The feeding program and management for Elsenburg Experimental Station was as described by [10] . Live weight data were merged with milk production and pedigree data from the Integrated Registration and Genetics Information System of South Africa (Intergis). Live weights collected between 1 and 305 days of lactation were selected. Cows were aged between 24 and 96 months and ranged from lactation 1 to 8. Data editing was carried out using the Statistical Analysis System software [11] . The original data set consisted of 29,079 live weight records of 195 cows. Herd-year-season of weighing (HYS) was defined as the contemporary group. Data were edited to remove records without live weight, birth date, calving date or identification number. After editing, the remaining data set had 9843 live weight records on 94 cows.

2.1. Environmental Factors Affecting Live Weight

An analysis of variance (ANOVA) was conducted to determine environmental factors affecting live weight; such effects need to be fitted in the model for variance component estimation. The General Linear Models (GLM) procedure of the Statistical Analysis System software [11] was used and the following environmental factors were tested for:

・ Herd-year-season of weighing;

・ Parity;

・ Age at weighing;

・ Days in milk at weighing;

・ Quadratic effects for days in milk;

・ Two way interactions between all the above effects.

2.2. Estimation of Variance Components for Live Weight

Variance components for live weight were estimated by the Restricted Maximum Likelihood (REML) procedure, using the ASREML programme [12] . The following single trait repeatability animal model was used:



y = vector of observations of live weight;

X = incidence matrix relating fixed effects to observations;

b = vector of fixed effects influencing live weight;

Z = incidence matrix relating random animal additive genetic effects to observations;

u = vector of animal additive genetic effects;

W = incidence matrix relating random permanent environmental effects to observations;

pe = vector of permanent environmental effects, to account for effects influencing the repeated live weight records;

e = is the vector of random residual effects.

Random animal additive genetic effects (a) were assumed to have the distribution, where A is the additive genetic relationship matrix and is the animal additive genetic variance. Residual effects were assumed to be normally, independently and identically distributed with mean 0 and variance (i.e. , and cov(a, e) = 0. Permanent environmental effects were assumed to be distributed with, where I is an identity matrix, is the variance due to permanent environmental effects and cov(pe, e) = 0 and cov(a, pe) = 0.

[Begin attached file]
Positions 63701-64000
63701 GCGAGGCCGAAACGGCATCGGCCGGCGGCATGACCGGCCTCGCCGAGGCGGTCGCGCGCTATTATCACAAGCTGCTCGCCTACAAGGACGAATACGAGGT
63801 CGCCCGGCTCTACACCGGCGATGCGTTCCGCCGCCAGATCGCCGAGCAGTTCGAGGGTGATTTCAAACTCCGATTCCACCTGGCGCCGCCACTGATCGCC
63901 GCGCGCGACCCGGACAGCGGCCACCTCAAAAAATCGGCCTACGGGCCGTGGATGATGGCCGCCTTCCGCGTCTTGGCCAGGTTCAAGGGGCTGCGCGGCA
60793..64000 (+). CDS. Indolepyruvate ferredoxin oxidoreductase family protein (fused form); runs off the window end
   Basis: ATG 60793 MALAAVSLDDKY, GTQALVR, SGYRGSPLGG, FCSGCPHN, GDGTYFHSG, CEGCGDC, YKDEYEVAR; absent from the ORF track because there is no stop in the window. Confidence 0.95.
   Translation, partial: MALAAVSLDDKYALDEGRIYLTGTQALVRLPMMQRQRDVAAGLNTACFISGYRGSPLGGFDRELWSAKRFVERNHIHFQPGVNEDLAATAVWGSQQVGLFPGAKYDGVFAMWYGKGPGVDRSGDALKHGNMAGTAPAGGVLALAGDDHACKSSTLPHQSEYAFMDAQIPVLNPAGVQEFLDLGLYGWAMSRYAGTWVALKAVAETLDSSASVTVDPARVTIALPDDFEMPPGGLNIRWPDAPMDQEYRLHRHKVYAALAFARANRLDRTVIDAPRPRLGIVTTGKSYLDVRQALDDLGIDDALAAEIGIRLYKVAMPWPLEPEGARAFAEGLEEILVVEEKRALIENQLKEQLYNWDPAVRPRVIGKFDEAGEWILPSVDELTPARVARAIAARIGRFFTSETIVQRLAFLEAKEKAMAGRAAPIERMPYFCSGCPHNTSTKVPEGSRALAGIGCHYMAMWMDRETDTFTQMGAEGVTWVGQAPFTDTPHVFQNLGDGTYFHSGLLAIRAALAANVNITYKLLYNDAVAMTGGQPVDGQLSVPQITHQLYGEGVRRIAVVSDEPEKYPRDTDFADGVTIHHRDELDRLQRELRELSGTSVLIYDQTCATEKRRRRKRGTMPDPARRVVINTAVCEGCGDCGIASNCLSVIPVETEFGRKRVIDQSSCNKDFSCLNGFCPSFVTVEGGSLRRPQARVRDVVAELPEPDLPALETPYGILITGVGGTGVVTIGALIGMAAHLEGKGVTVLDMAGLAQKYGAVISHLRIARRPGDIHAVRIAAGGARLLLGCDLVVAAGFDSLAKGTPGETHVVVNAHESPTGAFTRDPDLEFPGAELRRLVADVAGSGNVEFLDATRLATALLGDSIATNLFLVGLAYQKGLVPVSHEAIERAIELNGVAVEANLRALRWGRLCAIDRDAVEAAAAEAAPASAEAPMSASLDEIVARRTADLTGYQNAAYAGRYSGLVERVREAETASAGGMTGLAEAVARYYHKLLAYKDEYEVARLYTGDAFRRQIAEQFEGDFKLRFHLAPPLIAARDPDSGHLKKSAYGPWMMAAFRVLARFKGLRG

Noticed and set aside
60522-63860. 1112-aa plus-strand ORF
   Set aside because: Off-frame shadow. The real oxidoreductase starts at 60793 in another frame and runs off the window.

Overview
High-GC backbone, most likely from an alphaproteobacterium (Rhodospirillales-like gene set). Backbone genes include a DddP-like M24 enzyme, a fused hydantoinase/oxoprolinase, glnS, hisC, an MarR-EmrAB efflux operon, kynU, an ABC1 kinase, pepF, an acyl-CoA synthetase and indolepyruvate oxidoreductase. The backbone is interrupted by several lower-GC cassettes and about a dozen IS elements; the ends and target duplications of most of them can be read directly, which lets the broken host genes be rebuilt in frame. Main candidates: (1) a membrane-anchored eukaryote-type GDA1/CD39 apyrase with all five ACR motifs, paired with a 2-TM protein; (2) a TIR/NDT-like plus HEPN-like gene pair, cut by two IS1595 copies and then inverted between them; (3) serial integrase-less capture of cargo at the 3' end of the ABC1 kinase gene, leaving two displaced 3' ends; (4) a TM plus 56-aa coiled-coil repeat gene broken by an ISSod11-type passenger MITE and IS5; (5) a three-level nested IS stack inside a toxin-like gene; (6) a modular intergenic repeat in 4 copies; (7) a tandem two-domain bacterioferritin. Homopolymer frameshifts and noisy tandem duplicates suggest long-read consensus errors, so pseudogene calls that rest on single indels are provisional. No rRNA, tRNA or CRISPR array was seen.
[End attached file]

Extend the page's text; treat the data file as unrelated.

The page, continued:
Thus, the (co)variance structure of the random effects was assumed to be as follows:


2.3. Calculation of Phenotypic Variance, Heritability and Repeatability

The phenotypic variance of live weight was calculated as the sum of additive genetic variance, permanent environmental variance and residual variance (Falconer & Mackay, 1996) :


The heritability of live weight (h2) was calculated as the ratio of animal additive genetic variance to phenotypic variance (Falconer & Mackay, 1996):


The repeatability of live weight (r) was calculated as the sum of additive genetic variance and permanent environmental variance to the phenotypic variance (Falconer & Mackay, 1996):


3. Results and Discussion

An overall mean of 570 ± 0.80 kg (Table 1) was obtained for live weight across parities. The same mean was obtained for Holstein cattle in Ireland [13] . Another study in Ireland [14] reported a higher mean for pre-calving Holstein cows. Higher means of 587 kg at parturition and 641 kg in third parity, respectively, were also found in United States Holstein cattle [15] [16] . Danish Friesian cattle were also heavier at 593 kg [17] . Using data from

Table 1. Summary of the descriptive statistics.

Elsenburg Experimental Farm, one of the herds used in the current study, but from earlier years, [10] obtained a lower mean of 533 kg. The current study analysed data on eight parities, whereas [10] only focused on the first

three parities. The higher mean live weight for the current study may partly be due to a correlated increase in live weight with increase in yield traits in this herd, over time. There has been a positive genetic trend in yield traits in recent years in the herd [18] and a high positive correlation is known to exist between live weight and yield traits in dairy cattle [10] . A high positive correlation is known to exist between live weight and yield traits in dairy cattle [10] .

Studies conducted in New Zealand and the Netherlands reported lower mean live weights of 404 kg and 520 kg, respectively [19] [20] in Friesian cattle. The low live weight for New Zealand Friesians is probably due to sustained negative selection on live weight. New Zealand is one of the few countries that include live weight, with negative emphasis, in the selection objective [21] .

3.1. Environmental Factors Influencing Live Weight